On 27/08/2011 19:02, webmaster for Kracked Press Productions wrote:
My apologies if i came off a bit harsh that wasn't my intention :( as
well i wasn't aware of your given situation :(
On 08/27/2011 11:22 AM, Jonathan Aquilina wrote:
On 27/08/2011 15:04, webmaster for Kracked Press Productions wrote:
You have your terminology incorrect here, the term is auto play,
which all operating systems do from Linux to windows to mac. i have
played dvd's of games and auto play seems to work none the less. What
windows OS are you talking about. I am on windows 7 ultimate 64bit
As for my "word use", having survived 3 strokes tend to mess thing up
sometimes on what are the correct words and phrases are the correct
ones to use. That is way I do not like to write documentation or even
take notes at meetings. So please forgive me improper word usage or
terminology. If it passes my spell checker in Thunderbird, I may not
catch the error.
There is a MS security patch that prevents certain "auto play" options
from happening. This was created to stop those nasties from
"auto-installing" when you insert a CD or DVD into a drive, or the
same with Thumb-drives or camera cards.
I do not know all the ins-and-outs of what the patch does, but it was
meant to stop users from having their computer infected by so nasty
program. I know that it work on XP and Vista systems though. Most of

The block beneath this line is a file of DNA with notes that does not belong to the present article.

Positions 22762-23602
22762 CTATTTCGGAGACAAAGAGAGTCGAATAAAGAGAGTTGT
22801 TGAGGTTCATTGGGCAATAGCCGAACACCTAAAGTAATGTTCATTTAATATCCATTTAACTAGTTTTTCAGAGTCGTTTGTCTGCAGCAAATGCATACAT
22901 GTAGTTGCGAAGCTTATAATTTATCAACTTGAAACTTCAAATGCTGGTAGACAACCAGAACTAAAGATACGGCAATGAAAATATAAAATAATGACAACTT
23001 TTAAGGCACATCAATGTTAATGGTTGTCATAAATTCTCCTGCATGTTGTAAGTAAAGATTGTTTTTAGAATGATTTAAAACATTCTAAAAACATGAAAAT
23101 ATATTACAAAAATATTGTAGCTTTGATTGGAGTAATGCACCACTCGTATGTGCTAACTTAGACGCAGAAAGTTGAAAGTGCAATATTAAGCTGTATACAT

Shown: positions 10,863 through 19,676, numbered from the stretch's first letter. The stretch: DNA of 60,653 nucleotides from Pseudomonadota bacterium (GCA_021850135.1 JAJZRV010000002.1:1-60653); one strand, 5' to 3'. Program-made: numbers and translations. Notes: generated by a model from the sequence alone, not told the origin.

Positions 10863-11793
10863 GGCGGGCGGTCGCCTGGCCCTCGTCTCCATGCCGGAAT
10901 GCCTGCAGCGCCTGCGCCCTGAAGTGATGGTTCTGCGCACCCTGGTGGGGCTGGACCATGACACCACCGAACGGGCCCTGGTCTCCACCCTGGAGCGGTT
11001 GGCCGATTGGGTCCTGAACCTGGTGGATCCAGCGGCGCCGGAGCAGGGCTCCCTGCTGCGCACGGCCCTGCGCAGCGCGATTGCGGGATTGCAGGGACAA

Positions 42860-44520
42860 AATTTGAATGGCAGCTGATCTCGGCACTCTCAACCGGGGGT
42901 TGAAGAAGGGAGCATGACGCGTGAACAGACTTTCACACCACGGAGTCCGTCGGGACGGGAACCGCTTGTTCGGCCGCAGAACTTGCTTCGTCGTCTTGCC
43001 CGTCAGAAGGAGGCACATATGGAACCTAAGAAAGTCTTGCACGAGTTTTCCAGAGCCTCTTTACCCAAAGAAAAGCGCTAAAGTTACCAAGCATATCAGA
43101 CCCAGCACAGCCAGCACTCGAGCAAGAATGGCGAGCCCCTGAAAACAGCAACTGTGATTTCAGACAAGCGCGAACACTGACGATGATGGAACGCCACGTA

my driver and software install CDs no longer automatically run after I
place them into the drive.
Music and Video discs are exempt from this security option, but I did
not hear anything about game discs.
I think I remember Drew was one thinking about having a distribution
disc auto-play, or some term describing the following: Place the disc
in the drive, computer reads the disc auto-play file[s], package
determines what OS you have installed, then it asks you if you want to
install the proper package for your system's OS. Windows install
shown for Windows systems, Mac Intel or PPC if it was one of those,
DEB or RPM for the Linux systems. At least that was my opinion on
what he was thinking a few months back. That would be nice for some
people with limited computer skills, but could be a dangerous security
issue for others.
Personally, I would prefer not having a software package "auto play"
when I place the disc into my drive. I may want to browse the disk
instead of installing the default software.
For the "distribution CD/DVD" I like the option to either open the
HTML files in my default browser, OR just browse the disc to see what
all it on it. For those who need help and guidance, having the
install information and what is one the disk, spelled out by using
easy to use browser-based pages is useful. Also for those who know
what is on the disc and just needs to read some documentation file or
install a dictionary or other add-on, having the choice it important.
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